You won't find me quoting many United Methodists, at least not in a favorable light, but I saw this article yesterday and thought he hit the nail on the head. The article, Kentucky United Methodist Bishop Cites Obstacles to Evangelism, cites Lindsey Davis who is a UMC Bishop in Kentucky and what he said was fascinating to me (emphasis added)..
“I love our church,” Davis said. “But it greatly frustrates me at
times because I so earnestly believe that our Wesleyan theology is
exactly what our world needs to hear. Yet our structures and process
seem so unable to chart a new course for our journey. Our future must be
focused on evangelism. And there are parts of our church these days
that won’t even talk about evangelism.”
United Methodism, while growing globally, has lost 3.5 million in the
U.S. over 45 years. Davis pointed to the “inability of our church to
adjust and change” to reach new people for Christ.
“A lot of what we’ve been doing is not working,” Davis regretted of
United Methodism. “It’s not bearing the fruit God expects. Not reaching
the lost. We don’t even call them lost any more. We don’t even see those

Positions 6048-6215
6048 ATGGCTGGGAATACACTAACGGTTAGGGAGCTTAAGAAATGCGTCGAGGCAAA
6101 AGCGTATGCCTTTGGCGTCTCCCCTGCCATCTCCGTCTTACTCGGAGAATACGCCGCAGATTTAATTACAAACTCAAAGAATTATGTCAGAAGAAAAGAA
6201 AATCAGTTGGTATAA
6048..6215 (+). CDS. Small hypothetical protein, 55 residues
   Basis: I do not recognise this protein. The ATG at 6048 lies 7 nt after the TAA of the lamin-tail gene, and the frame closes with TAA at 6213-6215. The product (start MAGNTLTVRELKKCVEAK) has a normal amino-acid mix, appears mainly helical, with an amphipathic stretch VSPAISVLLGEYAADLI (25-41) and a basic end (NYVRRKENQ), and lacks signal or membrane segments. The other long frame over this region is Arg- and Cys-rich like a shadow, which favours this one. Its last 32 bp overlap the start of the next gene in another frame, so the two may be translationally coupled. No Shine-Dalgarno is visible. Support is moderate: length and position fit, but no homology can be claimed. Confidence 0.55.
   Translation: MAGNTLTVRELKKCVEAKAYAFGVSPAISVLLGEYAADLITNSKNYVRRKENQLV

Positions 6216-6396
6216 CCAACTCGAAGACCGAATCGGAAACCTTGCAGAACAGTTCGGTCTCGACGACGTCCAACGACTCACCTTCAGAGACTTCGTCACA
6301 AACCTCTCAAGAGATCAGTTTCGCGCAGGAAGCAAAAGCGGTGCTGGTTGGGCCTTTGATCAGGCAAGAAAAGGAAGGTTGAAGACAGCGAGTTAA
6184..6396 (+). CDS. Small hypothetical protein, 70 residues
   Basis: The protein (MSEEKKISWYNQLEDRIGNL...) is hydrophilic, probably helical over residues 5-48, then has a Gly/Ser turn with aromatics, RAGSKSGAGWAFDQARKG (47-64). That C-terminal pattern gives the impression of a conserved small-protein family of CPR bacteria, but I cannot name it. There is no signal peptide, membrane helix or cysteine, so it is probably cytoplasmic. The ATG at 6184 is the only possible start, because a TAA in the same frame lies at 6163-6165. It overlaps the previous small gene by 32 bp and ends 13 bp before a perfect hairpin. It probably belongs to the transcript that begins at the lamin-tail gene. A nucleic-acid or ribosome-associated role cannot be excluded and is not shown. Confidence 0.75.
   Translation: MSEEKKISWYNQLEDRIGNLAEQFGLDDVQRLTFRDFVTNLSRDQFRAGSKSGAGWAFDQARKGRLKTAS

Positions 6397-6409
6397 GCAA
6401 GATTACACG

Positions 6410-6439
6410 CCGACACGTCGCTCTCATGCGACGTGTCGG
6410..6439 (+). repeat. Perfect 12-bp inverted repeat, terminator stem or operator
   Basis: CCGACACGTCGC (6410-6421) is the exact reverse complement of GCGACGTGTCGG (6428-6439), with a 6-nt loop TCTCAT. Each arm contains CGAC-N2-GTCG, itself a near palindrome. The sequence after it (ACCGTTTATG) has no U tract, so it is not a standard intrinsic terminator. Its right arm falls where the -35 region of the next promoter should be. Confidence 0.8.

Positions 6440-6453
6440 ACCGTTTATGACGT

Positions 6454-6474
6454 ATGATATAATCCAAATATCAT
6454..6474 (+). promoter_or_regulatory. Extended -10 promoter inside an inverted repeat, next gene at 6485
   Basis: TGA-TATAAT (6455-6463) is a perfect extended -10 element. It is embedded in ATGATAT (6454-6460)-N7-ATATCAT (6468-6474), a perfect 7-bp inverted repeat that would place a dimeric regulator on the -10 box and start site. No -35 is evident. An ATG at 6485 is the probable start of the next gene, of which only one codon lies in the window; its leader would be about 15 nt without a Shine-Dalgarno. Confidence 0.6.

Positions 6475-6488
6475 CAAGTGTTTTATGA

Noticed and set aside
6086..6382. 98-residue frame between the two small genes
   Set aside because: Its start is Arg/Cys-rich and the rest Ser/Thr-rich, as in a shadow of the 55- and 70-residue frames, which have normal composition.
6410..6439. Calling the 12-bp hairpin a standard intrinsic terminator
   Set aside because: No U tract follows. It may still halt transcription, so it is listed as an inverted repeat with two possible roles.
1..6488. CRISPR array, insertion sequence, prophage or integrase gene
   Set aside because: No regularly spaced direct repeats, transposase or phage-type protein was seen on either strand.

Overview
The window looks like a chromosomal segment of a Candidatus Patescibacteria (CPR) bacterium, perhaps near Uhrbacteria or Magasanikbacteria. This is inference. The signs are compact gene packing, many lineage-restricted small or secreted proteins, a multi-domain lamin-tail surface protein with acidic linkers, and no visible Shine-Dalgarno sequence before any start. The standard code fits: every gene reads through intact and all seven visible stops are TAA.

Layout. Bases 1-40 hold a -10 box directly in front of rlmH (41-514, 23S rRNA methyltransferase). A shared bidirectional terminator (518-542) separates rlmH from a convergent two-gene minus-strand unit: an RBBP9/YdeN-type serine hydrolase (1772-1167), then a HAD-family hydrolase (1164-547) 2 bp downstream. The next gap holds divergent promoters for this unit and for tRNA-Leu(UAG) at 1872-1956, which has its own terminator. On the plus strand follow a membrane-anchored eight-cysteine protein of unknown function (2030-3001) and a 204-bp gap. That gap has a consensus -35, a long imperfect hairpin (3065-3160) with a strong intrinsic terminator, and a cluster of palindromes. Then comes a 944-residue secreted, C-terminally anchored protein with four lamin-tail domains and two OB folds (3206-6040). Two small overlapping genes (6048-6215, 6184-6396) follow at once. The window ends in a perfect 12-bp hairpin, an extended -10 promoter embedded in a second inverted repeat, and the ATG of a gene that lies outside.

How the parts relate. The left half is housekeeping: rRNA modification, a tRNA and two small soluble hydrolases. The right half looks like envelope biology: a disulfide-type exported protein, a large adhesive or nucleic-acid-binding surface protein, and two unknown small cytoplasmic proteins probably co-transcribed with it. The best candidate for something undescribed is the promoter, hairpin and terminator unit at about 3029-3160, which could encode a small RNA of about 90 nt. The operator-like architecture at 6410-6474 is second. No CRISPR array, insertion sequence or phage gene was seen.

people as lost.”
Indeed. How can you reach the lost if you are afraid of calling them lost in the first place? Without the urgency of a visceral awareness of the lostness of man and the reality of hell how exactly does one evangelize? Or at least how does one evangelize using the Biblical Gospel?
So much of what I see that falls under the umbrella of "progressive" or liberal Christianity strikes me as a reaction against the real and perceived excesses of fundamentalist Christianity. I get that, even as someone who bears many of the marks of fundamentalism, but I also see a lot of baby being tossed out with the bathwater. From the reality of hell and the historicity of Adam to issues of gender and sexuality it seems to me that in the urge to cast off any association with conservatism or fundamentalism the church in the progressive wing has lost a lot of crucial truths to their detriment. In doing so they have lost their connection to the core of the Gospel, namely the substitutionary atonement of Christ.
I am certain that many on the "left" would take umbrage at my admittedly sweeping assertion. Please note that I absolutely recognize that in spite of what I would label overly political solutions to Kingdom questions I do appreciate that at least progressive Christians seem concerned with issues of poverty and justice to an extent largely unheard of among more "orthodox" or "conservative" Christians. My concern is that there is a cart before the horse problem, a matter of prioritization. Teaching people to care for the poor is laudable but is not in and of itself the Gospel, especially not when caring for the poor becomes synonymous with secular economic redistribution.
Anyway, what do you think? Is my critique and that of Mr. Davis fair?